The 2023 version of our Pensburgh Top 25 Under 25 countdown list begins with a lanky, collegiate defensemen.
#22 Dillon Hamaliuk, LW
2022 Ranking: n/a
Age: 22 (DOB: October 30, 2000)
Acquired Via: trade with San Jose
Height/Weight: 6’4”, 201 pounds
Acquired by the Pittsburgh on Sunday, in the PensBurgh Top 25 Under 25 on Tuesday. Welcome to the Penguin world Dillon Hamaliuk!
To be honest, this is a curve ball and real time change for us all, being as the countdown has started. Hamaliuk, a former 2019 second round pick, slides into this feature when Nathan Legare (a former 2019 third rounder) departs the Pens’ organization in the same trade. For full disclosure and any interest Legare was slotted to be ranked 18th this year — a continued slide after being 7th in our 2021 rankings and then 14th in 2022.
Hamaliuk, in a sense, is a trade throw-in to balance out contracts. The Sharks had to pick up three contracts (Mike Hoffman, Jan Rutta, Mikael Granlund) to make the trade work and it made sense for them to send someone else out in the transaction. That someone ended up being Hamaliuk, who lookd at the end of his rope after making a minimal impact in the AHL in 2021-22 and then limited to just six ECHL games last season.
Similar to Legare, Hamaliuk may have seen his hockey value peak very early in his draft year. The below snapshot doesn’t yet include what would have to be an extremely unfulfilling 2022-23 season. This is visualized in an expectancy chart from Dobber Hockey:
Then again, fresh starts can breath life into careers, and the Penguins pickup a no risk change at seeing what Hamaliuk can bring to the table in the minors this season, the final year of his entry level contract.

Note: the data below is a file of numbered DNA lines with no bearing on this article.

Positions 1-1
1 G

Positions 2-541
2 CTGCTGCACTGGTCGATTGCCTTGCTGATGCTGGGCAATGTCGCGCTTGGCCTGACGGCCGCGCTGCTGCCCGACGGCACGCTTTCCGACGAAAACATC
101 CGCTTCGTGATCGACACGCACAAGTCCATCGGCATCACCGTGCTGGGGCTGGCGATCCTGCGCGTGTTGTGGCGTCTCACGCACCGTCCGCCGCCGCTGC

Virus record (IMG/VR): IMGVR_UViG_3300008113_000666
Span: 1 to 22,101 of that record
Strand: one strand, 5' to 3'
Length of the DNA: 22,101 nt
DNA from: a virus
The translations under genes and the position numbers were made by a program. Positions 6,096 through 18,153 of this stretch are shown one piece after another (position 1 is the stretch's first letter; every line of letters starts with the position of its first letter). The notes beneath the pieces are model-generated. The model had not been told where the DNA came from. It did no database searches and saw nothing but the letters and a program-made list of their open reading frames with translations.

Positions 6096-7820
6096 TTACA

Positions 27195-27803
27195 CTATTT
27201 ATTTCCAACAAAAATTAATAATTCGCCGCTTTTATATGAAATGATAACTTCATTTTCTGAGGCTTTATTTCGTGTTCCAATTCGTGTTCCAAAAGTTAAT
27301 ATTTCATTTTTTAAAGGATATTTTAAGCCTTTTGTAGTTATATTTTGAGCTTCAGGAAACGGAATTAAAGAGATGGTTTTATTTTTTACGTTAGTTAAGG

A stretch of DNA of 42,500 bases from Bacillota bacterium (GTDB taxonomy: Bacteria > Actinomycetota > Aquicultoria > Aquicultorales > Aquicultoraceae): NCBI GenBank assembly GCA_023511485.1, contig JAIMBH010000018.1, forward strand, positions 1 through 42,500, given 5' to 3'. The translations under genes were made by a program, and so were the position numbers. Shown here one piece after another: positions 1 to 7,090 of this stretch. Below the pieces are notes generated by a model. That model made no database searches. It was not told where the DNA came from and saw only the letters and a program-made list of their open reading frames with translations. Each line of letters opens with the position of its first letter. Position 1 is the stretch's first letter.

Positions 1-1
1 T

Pittsburgh also doesn’t have any 6’4” forwards in the organizational pipeline, which at least offers some sort of promise — or did a few years ago when San Jose was enchanted enough with Hamaliuk’s potential to draft him fairly high with the 55th overall pick in 2019.
Staying on the ice has been a challenge for Hamaliuk. Even in his impressive draft year, he only appeared in 31 games at the WHL level. In 2020-21, due to the shortened WHL season, there were only 16 games for Hamaliuk to play in that year. Last season was more of the same with injuries keeping him from all but six games in 2022-23. It’s unfortunate but adds up to a lack of high level play over many crucial years where a young player could have used that time to develop.
That said, scouting reports tout Hamaliuk’s speed and willingness to be physical, as illustrated by compiling 71 total PIMs in just 50 pro games at the AHL and ECHL levels. He’s yet to put it together in long stretches but has some tools to work with.
2023-24 could be the defining year for Hamaliuk’s pro career, at least at the highest levels. It will be of the utmost importance that he has the good fortune to stay on the ice and then take advantage of the opportunity to show what he can do and why he was so highly rated as a younger player.
It could prove to be an uphill climb since a few of his prime developmental years were washouts but the Pens’ system is also wide open and ready for young players to step up and prove they belong. Hamaliuk is an extreme after-thought in the trade that is all about Karlsson, but his presence and individual opportunity to get his career back on track will b there.